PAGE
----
CENTRAL ISLIP, N.Y. (CBSNewYork) — There was chilling and heartwrenching testimony before lawmakers about the MS-13 gang problem on Long Island.
The hearing focused on shutting down the MS-13 pipe line was held at the federal courthouse in Central Islip.READ MORE: Police: 4-Year-Old In Critical Condition After Falling From Balcony In The Bronx
As CBS2’s Carolyn Gusoff reported, lawmakers heard from a top FBI official and the parents of two murdered teenage girls.
“MS-13 is a murder gang guilty of the worst savagery imaginable; the type of murders and mutilations that they carry out are just absolutely horrible,” Rep. Peter King said.
MS-13 is allegedly responsible for at least 17 homicides in Suffolk County since January 2016, including the murders of 16-year-old Kayla Cuevas and 15-year-old Nisa Mickens whose bodies were found not far from their Brentwood school in September.
“We are a family that used to go out on the weekends, take the kids to the park, go to church, be with other families, with friends, with their kids. You don’t see that anymore,” Kayla’s mother, Evelyn Rodriguez, said. “You see people staying home now, holding their kids tight. Kids are going to school afraid because they’re being targeted and bullied as my daughter was.”
Kayla’s mother said her daughter was targeted and threatened for two years.
“The school did nothing for my daughter, absolutely nothing. if a child comes up to you with a concern take it serious, don’t put it to the side,” she said.
The House Subcommittee field hearing was called by King amid a the drastic spike in gang violence in Suffolk County.
“Out and out savage murders, for no reason at all other than to prove a point, because someone looked at someone the wrong way,” King said.
King said gang tyranny is turning immigrant communities into a killing field.
“Those tragic murders really have galvanized federal, state, and local to really intensive efforts,” he said.READ MORE: Jackie Mason, Comic Who Perfected Amused Outrage, Dies At 93
Long Island’s top cops along with FBI and ICE laid out the troubling local landscape.
There are 1,100 known MS-13 gang members and 5,000 unaccompanied children flooding schools without notification.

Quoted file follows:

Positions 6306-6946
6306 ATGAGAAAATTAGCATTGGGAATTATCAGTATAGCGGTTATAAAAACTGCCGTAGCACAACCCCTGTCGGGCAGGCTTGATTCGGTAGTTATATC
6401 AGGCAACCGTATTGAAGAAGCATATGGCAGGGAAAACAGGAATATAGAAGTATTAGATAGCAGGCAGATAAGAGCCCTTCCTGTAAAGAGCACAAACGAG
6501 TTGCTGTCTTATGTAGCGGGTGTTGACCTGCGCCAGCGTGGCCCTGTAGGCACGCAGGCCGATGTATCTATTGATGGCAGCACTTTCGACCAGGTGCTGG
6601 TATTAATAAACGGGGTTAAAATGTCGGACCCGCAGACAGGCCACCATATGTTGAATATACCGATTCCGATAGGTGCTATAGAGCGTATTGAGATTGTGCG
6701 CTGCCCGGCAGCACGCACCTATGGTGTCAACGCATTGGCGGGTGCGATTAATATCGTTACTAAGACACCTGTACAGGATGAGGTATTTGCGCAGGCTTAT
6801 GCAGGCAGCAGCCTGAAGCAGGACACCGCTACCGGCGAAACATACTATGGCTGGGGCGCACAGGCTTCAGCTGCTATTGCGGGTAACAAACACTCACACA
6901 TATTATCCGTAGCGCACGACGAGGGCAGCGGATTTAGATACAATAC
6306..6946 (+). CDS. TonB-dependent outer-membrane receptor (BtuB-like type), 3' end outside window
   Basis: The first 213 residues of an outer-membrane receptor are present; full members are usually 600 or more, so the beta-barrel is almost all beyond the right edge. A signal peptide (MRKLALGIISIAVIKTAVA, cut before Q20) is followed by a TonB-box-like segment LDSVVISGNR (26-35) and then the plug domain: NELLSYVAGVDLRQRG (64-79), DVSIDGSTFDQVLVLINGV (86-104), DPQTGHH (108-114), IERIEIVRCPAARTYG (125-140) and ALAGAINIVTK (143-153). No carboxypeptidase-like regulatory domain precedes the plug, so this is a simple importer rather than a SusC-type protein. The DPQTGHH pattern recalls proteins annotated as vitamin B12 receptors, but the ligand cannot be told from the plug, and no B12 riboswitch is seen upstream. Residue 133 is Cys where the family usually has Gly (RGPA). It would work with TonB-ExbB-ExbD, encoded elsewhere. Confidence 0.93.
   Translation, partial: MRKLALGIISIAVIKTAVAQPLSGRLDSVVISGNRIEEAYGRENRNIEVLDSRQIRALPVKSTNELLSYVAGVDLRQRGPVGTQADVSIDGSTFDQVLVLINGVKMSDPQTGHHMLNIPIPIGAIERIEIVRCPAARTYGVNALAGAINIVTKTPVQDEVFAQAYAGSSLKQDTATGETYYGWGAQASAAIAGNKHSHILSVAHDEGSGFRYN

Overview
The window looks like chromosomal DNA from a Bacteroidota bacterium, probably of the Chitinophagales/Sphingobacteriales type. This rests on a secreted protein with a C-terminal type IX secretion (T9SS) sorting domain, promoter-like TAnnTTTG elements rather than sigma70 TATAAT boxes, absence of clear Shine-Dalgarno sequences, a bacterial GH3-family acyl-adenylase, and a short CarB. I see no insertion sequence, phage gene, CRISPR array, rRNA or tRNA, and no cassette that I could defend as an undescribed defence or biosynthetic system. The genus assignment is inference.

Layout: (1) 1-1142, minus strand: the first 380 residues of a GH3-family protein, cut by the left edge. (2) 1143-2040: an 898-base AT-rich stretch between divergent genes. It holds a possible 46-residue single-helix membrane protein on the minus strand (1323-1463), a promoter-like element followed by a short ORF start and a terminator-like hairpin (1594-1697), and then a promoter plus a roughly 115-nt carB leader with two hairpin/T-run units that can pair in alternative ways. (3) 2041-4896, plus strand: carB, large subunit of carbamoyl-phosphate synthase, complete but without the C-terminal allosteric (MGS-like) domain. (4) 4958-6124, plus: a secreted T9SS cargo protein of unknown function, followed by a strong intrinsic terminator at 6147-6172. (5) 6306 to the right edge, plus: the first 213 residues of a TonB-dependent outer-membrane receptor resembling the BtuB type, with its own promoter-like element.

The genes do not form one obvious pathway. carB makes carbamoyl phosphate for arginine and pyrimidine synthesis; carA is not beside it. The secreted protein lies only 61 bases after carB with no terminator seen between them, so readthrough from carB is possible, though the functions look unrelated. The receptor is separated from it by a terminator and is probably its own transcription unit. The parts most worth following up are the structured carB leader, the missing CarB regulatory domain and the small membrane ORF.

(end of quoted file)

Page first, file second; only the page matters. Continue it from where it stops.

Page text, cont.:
“It’s not fair to Suffolk County to take in 4,500 UACs, some of the most vulnerable individuals, without any federal funding. if we don’t provide that support to these children MS-13 will,” Suffolk County Police Commissioner, Timothy Sini said.
Homeland Security Special Agent in Charge Angel M. Melendez said they’re watching schools in areas like Brentwood.
“Schools have become ground zero for MS-13 recruit, children may face retribution from the gang for refusing to join, rapidly they transform into a lethal MS-13 gang members that they once feared,” Melendez said.
William Sweeney, assistant director of the FBI’s New York field office, said in recent months interjecting state police has helped at the local level.
“We’ve also enhanced our relationship with the Suffolk County police department to include our mutual agreement that all MS-13 homicide investigations in Suffolk County will be investigated jointly by the task force,” Sweeney said.
The hearing comes days after 41 accused MS-13 members were indicted on conspiracy charges.
In total Suffolk County said they’ve made more than 200 arrests regarding MS-13 members since last September.
King said the hearing was intended to focus the national spotlight and reassure communities that it’s critical they report what they know instead of living in fear. He plans to make the case in Washington for more federal funding for gang prevention programs, federal prosecutors, and better follow-up of unaccompanied children.MORE NEWS: Push For COVID Vaccinations Grows As Cases Climb Again